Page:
Cindy and Jim Green is a young, married couple who are looking forward to starting a family. They try everything they can but it doesn't work. After the couple find out they can never conceive, it leaves them devastated.
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Kate and Alex (Keener and Platt) are socially active New Yorkers, supporting charities and trying to help their feisty teen daughter (Steele) understand what's important. But Kate's beginning to feel guilty about their work; they buy furniture from families with recently deceased relatives and resell it at a profit. This is taken to the extreme as they wait for their aging neighbour (Guilbert) to die so they can annex her apartment, and Kate and Alex struggle with how to interact with her very different granddaughters (Hall and Peet).
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Chris Eigeman makes an impressive debut as writer/director of Turn the River, ably abetted by an intense, edgy star turn from Famke Janssen as a pool hustler who wants to grab her abused son away from his weak, alcoholic father and get the hell out of town fast.
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In a vaguely present time, we meet old Inge (Lois Smith), mourning the dealth of husband Olaf. After much wringing of hands, she remembers back to the time of their meeting in 1920. Fresh of the boat from Deutschland, young Inge (Elizabeth Reaser) is picked up as a mail-order bride by young Olaf (Tim Guinee) and best pal Frandsen (Alan Cumming), and they head straight to the church to get married. When the preacher (John Heard) finds out she's German, he refuses to marry them. This becomes the central conflict of the film: Inge is shunned in town, can't return home, and can't live with Olaf out of wedlock (darn society!!!). They're soon both outcasts, and harvest time approaches...
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Ryder plays the cheeky Finn, a precocious grad student pondering a marriage proposal. Having second thoughts, she decides to spend the summer with a gaggle of quilting relatives and their friends, just to sort things out. Well, we see right off the bat that this probably wasn't such a great idea, because each and every one of these people is completely insane.
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The similarities between Tumbleweeds and Anywhere But Here (the corpse of which is not even cold) are astonishing. In Tumbleweeds, Mom Mary Jo (McTeer) is a put-upon single mother; daughter Ava (Brown) is brash and headstrong. The two drive to California, intent on "starting over," -- in the case of Tumbleweeds, an escape from physical abuse, or at least the threat of it. Anywhere But Here: same story, sans the abuse.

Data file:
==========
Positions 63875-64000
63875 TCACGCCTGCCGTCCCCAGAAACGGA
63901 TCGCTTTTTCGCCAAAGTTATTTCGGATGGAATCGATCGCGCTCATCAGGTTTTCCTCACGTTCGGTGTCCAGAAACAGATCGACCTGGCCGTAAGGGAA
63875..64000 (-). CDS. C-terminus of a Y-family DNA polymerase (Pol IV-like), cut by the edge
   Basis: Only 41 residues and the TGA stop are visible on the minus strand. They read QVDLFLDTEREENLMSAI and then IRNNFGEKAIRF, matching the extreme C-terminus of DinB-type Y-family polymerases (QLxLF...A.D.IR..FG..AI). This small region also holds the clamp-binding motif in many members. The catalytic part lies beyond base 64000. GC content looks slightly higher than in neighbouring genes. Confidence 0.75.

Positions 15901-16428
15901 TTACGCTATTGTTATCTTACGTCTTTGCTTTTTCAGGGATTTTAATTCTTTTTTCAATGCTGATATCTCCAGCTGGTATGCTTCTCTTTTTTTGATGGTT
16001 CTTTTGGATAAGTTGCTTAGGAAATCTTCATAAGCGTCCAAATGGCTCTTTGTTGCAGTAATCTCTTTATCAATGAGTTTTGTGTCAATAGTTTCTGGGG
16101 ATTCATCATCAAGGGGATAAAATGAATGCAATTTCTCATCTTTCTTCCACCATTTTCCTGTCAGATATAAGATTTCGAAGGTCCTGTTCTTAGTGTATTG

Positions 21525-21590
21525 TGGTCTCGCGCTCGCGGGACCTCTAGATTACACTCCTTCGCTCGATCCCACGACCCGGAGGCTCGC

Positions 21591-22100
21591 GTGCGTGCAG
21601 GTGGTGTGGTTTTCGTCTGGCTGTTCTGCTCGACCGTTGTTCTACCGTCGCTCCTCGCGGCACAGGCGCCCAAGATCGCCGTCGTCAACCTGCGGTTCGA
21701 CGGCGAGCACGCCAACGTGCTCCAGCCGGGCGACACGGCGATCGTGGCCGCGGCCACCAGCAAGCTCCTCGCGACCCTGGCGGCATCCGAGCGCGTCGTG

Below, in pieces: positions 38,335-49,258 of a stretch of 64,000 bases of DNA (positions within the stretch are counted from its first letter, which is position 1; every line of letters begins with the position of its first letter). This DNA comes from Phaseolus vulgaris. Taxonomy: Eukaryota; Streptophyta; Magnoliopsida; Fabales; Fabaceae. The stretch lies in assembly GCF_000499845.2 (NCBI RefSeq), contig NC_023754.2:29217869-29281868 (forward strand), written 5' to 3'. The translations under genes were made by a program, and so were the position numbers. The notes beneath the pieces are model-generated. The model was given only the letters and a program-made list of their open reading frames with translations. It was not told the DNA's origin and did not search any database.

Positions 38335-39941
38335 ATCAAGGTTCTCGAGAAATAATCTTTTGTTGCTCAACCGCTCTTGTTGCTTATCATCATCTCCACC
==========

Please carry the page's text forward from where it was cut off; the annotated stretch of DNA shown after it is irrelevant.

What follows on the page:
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Oh: But watch for Jared Harris's Walken impersonation at the 42 minute mark.
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From the opening shot, where we see the top of Nicholson's half-bald, hair-transplanted head, The Pledge is an exercise in stomaching an ugly truth. Body parts, pony-tailed girls splotched with blood and bruises -- this isn't a film about happy endings and human triumph. Suspected sex perverts lurk down every road in The Pledge, causing Nicholson's character, a retired homicide detective, so much angst that he becomes his own worst enemy.
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The premise is a mind-bending puzzle on the scale of Memento, courtesy of sci-fi legend Steven Spielberg and his first collaboration with a stellar Tom Cruise. It's also Spielberg's best work since 1993's Schindler's List and flirts with threatening Blade Runner and A Clockwork Orange as the best paradoxical utopic/dystopic view of the future.
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Hey, look at me! A gay kid got beaten to death in Laramie, Wyoming, so let's go there and interview people... and write a play using their words.
Continue reading: The Laramie Project Review